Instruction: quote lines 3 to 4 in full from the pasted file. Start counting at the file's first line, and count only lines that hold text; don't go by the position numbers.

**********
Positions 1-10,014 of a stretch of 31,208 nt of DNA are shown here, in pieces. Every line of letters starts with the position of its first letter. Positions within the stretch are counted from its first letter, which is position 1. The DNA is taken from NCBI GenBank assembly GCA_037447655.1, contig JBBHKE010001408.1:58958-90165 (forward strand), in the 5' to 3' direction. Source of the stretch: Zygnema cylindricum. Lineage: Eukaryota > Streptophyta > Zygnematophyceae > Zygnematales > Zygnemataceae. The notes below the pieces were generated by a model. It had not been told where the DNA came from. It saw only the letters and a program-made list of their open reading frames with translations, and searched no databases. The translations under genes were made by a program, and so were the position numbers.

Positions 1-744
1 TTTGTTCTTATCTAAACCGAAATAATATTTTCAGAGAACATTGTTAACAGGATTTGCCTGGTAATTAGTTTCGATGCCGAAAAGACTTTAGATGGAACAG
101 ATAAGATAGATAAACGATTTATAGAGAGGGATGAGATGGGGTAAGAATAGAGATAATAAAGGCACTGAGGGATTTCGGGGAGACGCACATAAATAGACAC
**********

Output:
1 TTTGTTCTTATCTAAACCGAAATAATATTTTCAGAGAACATTGTTAACAGGATTTGCCTGGTAATTAGTTTCGATGCCGAAAAGACTTTAGATGGAACAG
101 ATAAGATAGATAAACGATTTATAGAGAGGGATGAGATGGGGTAAGAATAGAGATAATAAAGGCACTGAGGGATTTCGGGGAGACGCACATAAATAGACAC